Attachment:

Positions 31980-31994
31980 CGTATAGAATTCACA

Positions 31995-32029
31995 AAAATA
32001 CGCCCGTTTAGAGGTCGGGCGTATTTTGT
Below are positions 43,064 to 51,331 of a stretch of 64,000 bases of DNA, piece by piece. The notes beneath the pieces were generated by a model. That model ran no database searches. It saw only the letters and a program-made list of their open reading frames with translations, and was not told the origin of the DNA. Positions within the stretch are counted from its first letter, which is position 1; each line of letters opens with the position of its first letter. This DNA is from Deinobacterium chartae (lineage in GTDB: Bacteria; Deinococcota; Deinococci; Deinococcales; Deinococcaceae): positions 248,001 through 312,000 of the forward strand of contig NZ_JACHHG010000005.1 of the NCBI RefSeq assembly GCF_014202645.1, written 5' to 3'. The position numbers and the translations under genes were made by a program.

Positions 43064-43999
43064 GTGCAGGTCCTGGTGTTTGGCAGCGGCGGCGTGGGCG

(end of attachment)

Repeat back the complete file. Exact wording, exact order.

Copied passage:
Positions 31980-31994
31980 CGTATAGAATTCACA

Positions 31995-32029
31995 AAAATA
32001 CGCCCGTTTAGAGGTCGGGCGTATTTTGT
Below are positions 43,064 to 51,331 of a stretch of 64,000 bases of DNA, piece by piece. The notes beneath the pieces were generated by a model. That model ran no database searches. It saw only the letters and a program-made list of their open reading frames with translations, and was not told the origin of the DNA. Positions within the stretch are counted from its first letter, which is position 1; each line of letters opens with the position of its first letter. This DNA is from Deinobacterium chartae (lineage in GTDB: Bacteria; Deinococcota; Deinococci; Deinococcales; Deinococcaceae): positions 248,001 through 312,000 of the forward strand of contig NZ_JACHHG010000005.1 of the NCBI RefSeq assembly GCF_014202645.1, written 5' to 3'. The position numbers and the translations under genes were made by a program.

Positions 43064-43999
43064 GTGCAGGTCCTGGTGTTTGGCAGCGGCGGCGTGGGCG